Hawley’s Albany Update
Time is now for death penalty for cop killers
May 3, 2007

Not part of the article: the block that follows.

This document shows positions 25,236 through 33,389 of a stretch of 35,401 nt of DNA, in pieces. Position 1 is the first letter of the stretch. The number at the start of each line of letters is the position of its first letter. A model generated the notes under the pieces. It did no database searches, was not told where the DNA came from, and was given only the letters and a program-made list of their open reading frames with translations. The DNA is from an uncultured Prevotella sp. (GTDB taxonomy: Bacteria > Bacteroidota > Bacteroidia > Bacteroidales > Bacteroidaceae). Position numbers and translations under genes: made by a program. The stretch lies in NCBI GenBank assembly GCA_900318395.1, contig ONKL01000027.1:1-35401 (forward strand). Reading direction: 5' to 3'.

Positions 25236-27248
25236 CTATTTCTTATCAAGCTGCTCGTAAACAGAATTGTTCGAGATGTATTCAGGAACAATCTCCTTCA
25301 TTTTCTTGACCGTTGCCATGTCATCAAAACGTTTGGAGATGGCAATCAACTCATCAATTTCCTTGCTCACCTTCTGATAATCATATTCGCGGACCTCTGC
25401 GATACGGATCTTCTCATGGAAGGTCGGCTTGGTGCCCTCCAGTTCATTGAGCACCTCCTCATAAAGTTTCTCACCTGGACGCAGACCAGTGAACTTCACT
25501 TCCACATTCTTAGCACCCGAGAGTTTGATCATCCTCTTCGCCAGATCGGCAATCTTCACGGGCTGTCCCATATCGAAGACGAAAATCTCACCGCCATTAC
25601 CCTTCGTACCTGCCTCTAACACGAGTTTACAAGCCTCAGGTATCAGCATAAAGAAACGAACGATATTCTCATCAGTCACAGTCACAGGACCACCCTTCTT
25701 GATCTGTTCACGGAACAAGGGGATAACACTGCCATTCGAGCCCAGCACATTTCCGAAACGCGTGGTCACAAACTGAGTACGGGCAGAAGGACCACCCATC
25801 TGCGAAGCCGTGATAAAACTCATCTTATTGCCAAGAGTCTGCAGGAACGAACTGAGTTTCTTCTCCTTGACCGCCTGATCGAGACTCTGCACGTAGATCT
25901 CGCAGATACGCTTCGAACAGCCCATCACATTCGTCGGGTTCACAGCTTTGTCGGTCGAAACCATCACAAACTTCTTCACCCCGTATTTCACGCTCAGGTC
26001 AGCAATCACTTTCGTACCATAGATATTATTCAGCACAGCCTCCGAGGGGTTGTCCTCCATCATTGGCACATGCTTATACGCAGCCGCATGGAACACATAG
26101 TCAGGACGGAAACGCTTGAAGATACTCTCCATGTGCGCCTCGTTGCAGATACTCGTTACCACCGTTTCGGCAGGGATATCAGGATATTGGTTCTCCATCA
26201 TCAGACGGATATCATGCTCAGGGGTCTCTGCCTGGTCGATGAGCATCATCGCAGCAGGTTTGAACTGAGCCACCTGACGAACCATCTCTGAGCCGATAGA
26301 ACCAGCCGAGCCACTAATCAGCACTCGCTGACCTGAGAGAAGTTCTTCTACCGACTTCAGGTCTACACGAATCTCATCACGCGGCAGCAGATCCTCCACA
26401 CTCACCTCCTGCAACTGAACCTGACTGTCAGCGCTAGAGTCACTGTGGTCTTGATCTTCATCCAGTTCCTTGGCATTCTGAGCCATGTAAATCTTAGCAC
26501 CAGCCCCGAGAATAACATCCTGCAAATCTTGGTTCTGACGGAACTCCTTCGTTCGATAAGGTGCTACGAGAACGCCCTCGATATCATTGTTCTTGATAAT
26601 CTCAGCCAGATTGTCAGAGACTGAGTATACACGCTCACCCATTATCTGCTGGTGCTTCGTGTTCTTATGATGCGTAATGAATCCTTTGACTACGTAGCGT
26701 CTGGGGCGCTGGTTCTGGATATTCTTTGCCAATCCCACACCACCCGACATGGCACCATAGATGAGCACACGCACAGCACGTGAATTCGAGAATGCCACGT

In the wake of the tragic and untimely passing of State Trooper David Brinkerhoff, it is by no means my intention to rise in favor of the death penalty for cop killers while using Trooper Brinkerhoff and his family as political props. However, it is indeed time to evaluate how we protect our brave law enforcement officials and have serious discussions about what measures need to be in place to make sure we do not lose one more police officer at the hands of an outlaw. I have always been an advocate of the death penalty for cop killers. Unfortunately, it takes great tragedy such as this to bring the issue to the forefront. I stand in favor of the measure because we need to have a deterrent in place for criminals who choose to take the life of a police officer. Cop killers do not pay the ultimate price for their heinous act, and they should. A police officer has the right to go to work and come home to his family at the end of a day spent protecting the public. Many opponents of the death penalty for cop killers say lax gun laws allow criminals to obtain firearms with great ease and that instead of punishing them with the death penalty we ought to examine how we regulate guns in this state. The truth is there are thousands of laws on the books to regulate guns. An outlaw will always find the means to arm himself with a gun, and rarely through legal procedure. One more law aimed to deter law-abiding citizens from obtaining a firearm for hunting, target shooting, or for protection is not the answer. Tough measures spearheaded by my conference has helped make New York the safest large state in the nation, yet more needs to be done to address dangerous crimes that now impact all communities across the state, not just urban cities. This month, we made a motion to bring legislation to the floor for a vote that would close a loophole in the law so that both first time and repeat violent felony offenders would receive a mandatory five-year sentence for felonies committed with firearms. Currently, only persistent offenders are subject to the mandatory five-year additional sentence. Committing one crime with a firearm is one too many. We cannot wait for these criminals to commit multiple offenses before we act with swift and definitive justice. As such, we must be proactive, not reactive, in passing laws that address these serious matters. New York should have the toughest laws in the nation to send the message that violent crime will not be tolerated, especially crimes committed against law enforcement.